My 5th graders spend the last semester examining their own beliefs, developing manifestos, and researching a Dream Team of people who exemplify what they stand for. We use some of the “This I Believe” curriculum to help them identify their values. Yesterday, my students and I listened to one of the short radio essays archived on the website for the podcast. It is called, “30 Things I Believe.” In this particular episode, a first grader, Tarak McLain, reflects on his Kindergarten 100th Day Project. While most students bring collections of 100 objects, Tarak brought in 100 things he believes. For the podcast, Tarak shares 30 of those beliefs. My students and I enjoyed listening to his earnestly read list, and talked about what they agreed/disagreed with. We also discussed which of Tarak’s beliefs might change as he grows up.
Tarak would be about 16 years old now. I wonder what his thoughts are on the manifesto created by his 7-year-old self.
As my 5th grade students wind up the school year, I begin to worry that they will go to middle school next year and forget everything they learned in our GT classroom. Some of them have been with me for 6 years, so I’m hopeful that a few things will “stick.” Nevertheless, a visual reminder can be helpful. Rather than make them all stick pictures of me on their walls at home, I started this project with last year’s 5th graders. It seemed to make an impact so I decided to repeat it this year.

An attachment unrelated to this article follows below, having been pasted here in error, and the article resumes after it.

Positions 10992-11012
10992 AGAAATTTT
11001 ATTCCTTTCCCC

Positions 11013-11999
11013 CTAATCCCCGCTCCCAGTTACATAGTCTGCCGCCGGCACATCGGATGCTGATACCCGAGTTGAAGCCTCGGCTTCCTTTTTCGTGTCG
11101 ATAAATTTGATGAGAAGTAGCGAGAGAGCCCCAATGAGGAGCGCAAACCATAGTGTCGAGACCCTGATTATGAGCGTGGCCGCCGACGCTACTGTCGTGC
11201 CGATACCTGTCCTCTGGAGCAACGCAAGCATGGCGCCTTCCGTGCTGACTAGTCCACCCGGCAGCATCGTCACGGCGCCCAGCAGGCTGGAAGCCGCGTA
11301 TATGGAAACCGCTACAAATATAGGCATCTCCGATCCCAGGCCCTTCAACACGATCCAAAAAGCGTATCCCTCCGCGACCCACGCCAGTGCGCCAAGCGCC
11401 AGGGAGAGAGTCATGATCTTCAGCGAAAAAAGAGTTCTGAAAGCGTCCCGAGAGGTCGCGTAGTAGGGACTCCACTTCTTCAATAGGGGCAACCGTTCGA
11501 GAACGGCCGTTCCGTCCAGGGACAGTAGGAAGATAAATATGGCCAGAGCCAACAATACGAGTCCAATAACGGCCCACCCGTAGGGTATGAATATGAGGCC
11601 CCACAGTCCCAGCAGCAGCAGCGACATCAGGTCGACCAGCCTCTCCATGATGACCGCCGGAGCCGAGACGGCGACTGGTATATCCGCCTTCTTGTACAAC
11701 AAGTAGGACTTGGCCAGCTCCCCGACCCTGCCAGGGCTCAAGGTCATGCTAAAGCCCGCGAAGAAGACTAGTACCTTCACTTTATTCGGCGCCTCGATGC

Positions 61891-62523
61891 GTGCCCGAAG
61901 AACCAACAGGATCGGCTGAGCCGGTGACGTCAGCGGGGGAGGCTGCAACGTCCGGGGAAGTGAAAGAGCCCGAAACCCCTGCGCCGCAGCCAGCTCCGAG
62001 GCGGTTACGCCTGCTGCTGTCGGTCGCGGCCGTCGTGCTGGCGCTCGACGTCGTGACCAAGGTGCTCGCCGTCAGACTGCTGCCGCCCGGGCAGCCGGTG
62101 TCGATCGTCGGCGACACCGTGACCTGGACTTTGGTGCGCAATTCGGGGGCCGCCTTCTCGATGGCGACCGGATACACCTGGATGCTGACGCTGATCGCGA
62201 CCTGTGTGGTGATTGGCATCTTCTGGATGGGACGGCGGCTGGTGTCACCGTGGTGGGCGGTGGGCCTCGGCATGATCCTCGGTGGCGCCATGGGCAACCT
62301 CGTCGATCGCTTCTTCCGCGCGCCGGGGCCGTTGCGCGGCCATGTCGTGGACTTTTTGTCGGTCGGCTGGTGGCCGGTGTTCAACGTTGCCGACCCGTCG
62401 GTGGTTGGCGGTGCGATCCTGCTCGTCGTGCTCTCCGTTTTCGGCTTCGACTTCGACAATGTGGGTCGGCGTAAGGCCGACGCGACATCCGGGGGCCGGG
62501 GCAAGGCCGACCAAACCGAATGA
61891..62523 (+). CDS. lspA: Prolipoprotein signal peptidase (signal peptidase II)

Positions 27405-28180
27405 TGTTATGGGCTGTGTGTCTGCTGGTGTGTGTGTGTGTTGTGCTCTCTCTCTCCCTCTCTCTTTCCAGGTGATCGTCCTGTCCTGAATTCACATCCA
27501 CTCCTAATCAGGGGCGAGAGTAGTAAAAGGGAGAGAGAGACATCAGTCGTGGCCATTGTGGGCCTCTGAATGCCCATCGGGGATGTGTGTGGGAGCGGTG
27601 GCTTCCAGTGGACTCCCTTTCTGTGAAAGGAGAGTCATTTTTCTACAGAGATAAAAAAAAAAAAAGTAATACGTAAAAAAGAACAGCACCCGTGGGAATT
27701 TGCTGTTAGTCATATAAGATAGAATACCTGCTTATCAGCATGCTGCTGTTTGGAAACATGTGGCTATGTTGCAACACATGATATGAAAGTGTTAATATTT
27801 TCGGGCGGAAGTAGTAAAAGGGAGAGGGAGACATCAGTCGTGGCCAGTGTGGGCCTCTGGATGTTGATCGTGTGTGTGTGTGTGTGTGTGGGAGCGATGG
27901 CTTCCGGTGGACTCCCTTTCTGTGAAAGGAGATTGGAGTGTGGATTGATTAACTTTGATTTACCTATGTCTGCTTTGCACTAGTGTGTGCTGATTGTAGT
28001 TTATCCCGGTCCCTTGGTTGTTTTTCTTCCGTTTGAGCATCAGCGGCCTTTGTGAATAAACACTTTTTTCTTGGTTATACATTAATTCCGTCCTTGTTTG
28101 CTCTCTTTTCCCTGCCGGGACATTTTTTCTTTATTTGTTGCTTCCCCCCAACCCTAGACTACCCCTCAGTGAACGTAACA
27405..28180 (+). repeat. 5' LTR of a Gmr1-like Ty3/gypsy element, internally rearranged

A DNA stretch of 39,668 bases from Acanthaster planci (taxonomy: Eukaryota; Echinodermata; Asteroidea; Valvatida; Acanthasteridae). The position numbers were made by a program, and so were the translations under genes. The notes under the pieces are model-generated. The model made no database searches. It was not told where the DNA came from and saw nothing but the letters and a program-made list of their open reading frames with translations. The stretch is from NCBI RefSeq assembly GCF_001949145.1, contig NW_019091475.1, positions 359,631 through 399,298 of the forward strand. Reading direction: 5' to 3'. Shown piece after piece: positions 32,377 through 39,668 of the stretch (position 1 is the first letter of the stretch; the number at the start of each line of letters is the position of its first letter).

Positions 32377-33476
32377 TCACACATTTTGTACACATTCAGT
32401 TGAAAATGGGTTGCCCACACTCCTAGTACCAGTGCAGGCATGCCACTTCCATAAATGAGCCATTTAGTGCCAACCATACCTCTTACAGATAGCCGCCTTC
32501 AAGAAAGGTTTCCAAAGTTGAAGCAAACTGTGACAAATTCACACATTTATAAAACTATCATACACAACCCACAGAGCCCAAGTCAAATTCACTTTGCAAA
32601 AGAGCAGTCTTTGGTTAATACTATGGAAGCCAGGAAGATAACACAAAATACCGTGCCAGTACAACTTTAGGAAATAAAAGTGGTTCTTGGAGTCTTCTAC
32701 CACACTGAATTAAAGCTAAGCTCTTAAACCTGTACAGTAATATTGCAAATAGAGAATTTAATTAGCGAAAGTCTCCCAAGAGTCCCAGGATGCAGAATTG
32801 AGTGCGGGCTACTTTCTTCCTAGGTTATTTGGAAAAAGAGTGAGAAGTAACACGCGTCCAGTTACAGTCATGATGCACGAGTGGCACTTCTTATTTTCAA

You can read a little more about the process I used to jump start this year’s manifestos here. Once the students did quite a bit of brainstorming, I let them jump on to Canva to design their manifestos. Things were going merrily along until I noticed that many of them were using famous Pinterest quotes on their documents instead of their own words. There was a bit of groaning when I insisted the manifestos needed to be in their own voice – not someone else’s. I’m still not sure if that was the right thing to do, but I just felt like it would be more meaningful. One of my students was quite satisfied with one her rewrites, “Life’s a llama with a neck full of opportunities.”
Another mistake I made was to let them design to the edges. Last year, the students downloaded their manifestos as images, and we printed them on t-shirts. The quality was not very predictable, though. This year, I went to the dollar store and bought each of my 11 students a frame. When we tried to put some of the manifestos into the frames, though, words got cut off. (That’s why you won’t see 11 in the picture below; I’m still re-printing some.)
For an investment of $11, I got more than my money’s worth when the students framed their manifestos. The students were proud of their work and I got the impression that at least some of them might display those manifestos in a place of honor when it goes home. I also really like having them in the classroom for all of my students to see. (We can’t hang them up because I am in a borrowed room at the moment.)
The next part of the project is for the students to design their “Dream Teams.” They are using the “Find My Role Model” tool from The Academy of Achievement to find 5 people they admire who embody the statements on their manifestos. You can see some ideas for how to publish your Dream Team here,
I showed them the Creativity video from Apple, and I asked what I thought was kind of a rhetorical question, “Is creativity important?”
One child squinted at me nervously, one nodded somewhat hesitantly, and the other two vigorously shook their heads. (I normally have 5 in this first grade gifted class, but one was absent.)
I tried not to show my astonishment, my absolute disbelief that they could have responded in any way but, “YES!!!”
After I picked my jaw off the floor, I asked the two certain-that-creativity-is-not-important students, “Why isn’t creativity important?”